Chris Matthews said Monday that he is retiring as host of Hardball after years of allegations of sexist, misogynistic comments to and about women and a tumultuous few weeks of on-air slip-ups.
The veteran anchor, who has hosted the popular cable news program for more than 20 years, opened the show by immediately announcing his retirement, a decision he said he made after a conversation he had with NBC executives.
"After my conversation with NBC, I decided tonight will be my last Hardball — I'll tell you why," he said. "The younger generations are ready to take the reins. We see them in politics, the media, they have proven in the workplace. They grew up with better standards, fair standards. Compliments on a woman's appearance some men, including me, might have once incorrectly thought were OK were never OK — certainly not today.
"For making such comments in the past, I'm sorry."
A person familiar with the situation told BuzzFeed News that Matthews and MSNBC executives had been discussing his retirement for some time to coincide with 2020's election results. However, the string of recent controversies and blunders "accelerated" that timeline and both parties mutually agreed that "it was time," the person added.
The 74-year-old has made a series of blunders in recent weeks, like comparing Sen. Bernie Sanders’ performance in Nevada to a Nazi invasion. The anchor eventually apologized to the Democratic presidential hopeful, who is Jewish, for "comparing anything from that tragic era, in which so many suffered, especially the Jewish people, to an electoral result in which you were the well-deserved winner."
Then, days later, Matthews provoked a fresh wave of criticism for his interview with Sen. Elizabeth Warren, in which he pressed the presidential candidate about why she believed a woman who said former New York City mayor Michael Bloomberg told her to “kill it” when she found out she was pregnant.
“Do you believe that the former mayor of New York said that to a pregnant employee?” Matthews said after a recent Democratic primary debate.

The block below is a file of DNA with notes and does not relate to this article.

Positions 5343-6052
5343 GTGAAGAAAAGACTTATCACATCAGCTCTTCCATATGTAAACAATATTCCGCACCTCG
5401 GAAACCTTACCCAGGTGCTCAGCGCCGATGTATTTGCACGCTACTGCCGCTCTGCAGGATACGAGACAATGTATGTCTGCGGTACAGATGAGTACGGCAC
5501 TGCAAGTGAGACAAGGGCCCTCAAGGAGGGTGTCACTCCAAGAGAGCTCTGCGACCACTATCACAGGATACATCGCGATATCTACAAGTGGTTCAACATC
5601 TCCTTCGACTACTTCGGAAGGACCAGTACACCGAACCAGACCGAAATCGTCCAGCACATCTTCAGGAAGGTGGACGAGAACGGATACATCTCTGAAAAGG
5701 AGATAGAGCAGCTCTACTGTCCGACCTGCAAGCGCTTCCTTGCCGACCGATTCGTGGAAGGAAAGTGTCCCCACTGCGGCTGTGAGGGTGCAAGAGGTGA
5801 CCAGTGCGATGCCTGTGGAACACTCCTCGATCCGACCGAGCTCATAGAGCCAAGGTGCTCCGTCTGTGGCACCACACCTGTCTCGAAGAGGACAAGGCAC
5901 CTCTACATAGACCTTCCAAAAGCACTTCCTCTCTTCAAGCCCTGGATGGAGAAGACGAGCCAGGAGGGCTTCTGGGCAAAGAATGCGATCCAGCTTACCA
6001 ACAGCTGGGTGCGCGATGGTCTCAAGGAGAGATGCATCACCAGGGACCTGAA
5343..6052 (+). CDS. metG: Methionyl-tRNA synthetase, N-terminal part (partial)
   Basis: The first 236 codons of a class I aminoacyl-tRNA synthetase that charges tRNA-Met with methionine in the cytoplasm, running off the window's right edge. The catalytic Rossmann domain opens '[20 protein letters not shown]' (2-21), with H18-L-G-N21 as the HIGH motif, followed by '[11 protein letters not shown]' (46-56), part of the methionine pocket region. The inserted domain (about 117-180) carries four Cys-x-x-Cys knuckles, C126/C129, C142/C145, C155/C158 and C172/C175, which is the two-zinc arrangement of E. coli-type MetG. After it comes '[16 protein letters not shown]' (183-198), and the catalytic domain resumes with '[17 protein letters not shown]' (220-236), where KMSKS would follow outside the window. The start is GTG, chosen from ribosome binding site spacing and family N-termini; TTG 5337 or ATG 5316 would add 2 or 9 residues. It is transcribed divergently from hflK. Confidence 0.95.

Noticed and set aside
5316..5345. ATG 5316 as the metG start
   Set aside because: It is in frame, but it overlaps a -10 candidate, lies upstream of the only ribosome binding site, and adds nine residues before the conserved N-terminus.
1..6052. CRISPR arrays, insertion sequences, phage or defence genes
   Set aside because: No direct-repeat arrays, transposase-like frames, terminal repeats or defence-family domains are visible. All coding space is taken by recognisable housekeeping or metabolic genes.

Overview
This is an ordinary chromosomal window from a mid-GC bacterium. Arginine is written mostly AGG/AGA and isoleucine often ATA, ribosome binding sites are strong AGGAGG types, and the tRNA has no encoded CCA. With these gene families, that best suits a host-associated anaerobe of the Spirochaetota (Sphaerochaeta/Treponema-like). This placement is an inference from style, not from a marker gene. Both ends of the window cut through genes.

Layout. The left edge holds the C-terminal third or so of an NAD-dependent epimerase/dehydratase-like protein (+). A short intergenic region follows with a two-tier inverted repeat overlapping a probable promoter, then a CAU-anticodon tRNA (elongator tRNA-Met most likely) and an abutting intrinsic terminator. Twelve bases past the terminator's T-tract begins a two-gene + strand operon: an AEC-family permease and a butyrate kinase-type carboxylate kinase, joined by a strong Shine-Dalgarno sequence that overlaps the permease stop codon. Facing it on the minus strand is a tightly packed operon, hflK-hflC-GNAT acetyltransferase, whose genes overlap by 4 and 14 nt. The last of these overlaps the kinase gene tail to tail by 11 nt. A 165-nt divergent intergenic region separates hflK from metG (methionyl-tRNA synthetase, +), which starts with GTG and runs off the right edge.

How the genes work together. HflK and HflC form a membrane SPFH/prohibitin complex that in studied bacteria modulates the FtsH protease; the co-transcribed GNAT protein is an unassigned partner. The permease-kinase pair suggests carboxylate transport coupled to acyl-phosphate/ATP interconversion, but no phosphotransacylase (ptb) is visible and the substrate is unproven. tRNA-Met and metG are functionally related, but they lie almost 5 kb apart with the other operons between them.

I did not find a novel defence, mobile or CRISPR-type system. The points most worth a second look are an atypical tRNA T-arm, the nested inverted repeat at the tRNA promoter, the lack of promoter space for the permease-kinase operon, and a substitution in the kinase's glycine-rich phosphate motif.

When Warren replied that she believes women, Matthews dug in.
“You believe he’s lying. Why would he lie?” the anchor said of Bloomberg, who has insisted that he "never said it."
Shocked, Warren reiterated her stance and asked the MSNBC host why the woman would lie.
“I just want to make sure you’re clear about this,” Matthews said. “You’re confident of your accusation?”
Then on Friday, journalist Laura Bassett wrote an op-ed for GQ claiming that Matthews made a series of inappropriate comments to her before she appeared on his program as a guest in 2016 to discuss sexual assault allegations against Donald Trump.
While sitting in a chair next to him in the makeup room, Bassett said the host looked at her and asked, "Why haven’t I fallen in love with you yet?"
She said she laughed nervously, but didn't say anything. Matthews then addressed the makeup artist, reportedly saying, "Keep putting makeup on her, I’ll fall in love with her.” He also allegedly complimented a red dress she was wearing during another interaction and asked if she was going out later that night.
As Bassett noted in her piece, the longtime host has a well-documented history of questionable, creepy, and often misogynistic comments about women's appearances on and off the air that spans decades, many of which have garnered criticism.
Back in 2008, Media Matters for America, a liberal watchdog group, documented the MSNBC host's behavior toward women, pointing out that the anchor frequently comments about how women are dressed, their smiles, and how beautiful or attractive they are.
Before interviewing Hillary Clinton in January 2016, Matthews joked about taking a "Bill Cosby pill." He has also called Clinton other derogatory names, such as "witchy," and "she-devil."
In 1999, an employee told CNBC executives that Matthews had made inappropriate jokes and comments about her. Officials reviewed the allegations and concluded that Matthews had crossed the line and was sternly reprimanded. The woman received a "separation-related compensation," Reuters reported in 2017.
In addition to his history of sexist remarks, Matthews awkwardly misidentified a black politician on air. During his program, the anchor confused South Carolina Democrat Jaime Harrison, who is running against Sen. Lindsey Graham, with Republican Sen. Tim Scott, who is also black.
In announcing his retirement Monday night, Matthews said that he was proud of his career at NBC and planned to continue on in political media, including writing a new book.
"I'll continue to write and talk about politics and cheer on my producers and crew here in Washington and New York and my MSNBC colleagues," Matthews said. "They will continue to produce great journalism in the years ahead."
A visibly shaken Steve Kornacki returned from commercial break as the show's host.
A spokesperson for MSNBC said that the time slot will be filled by a rotating group of hosts until the network chooses Matthews' permanent replacement.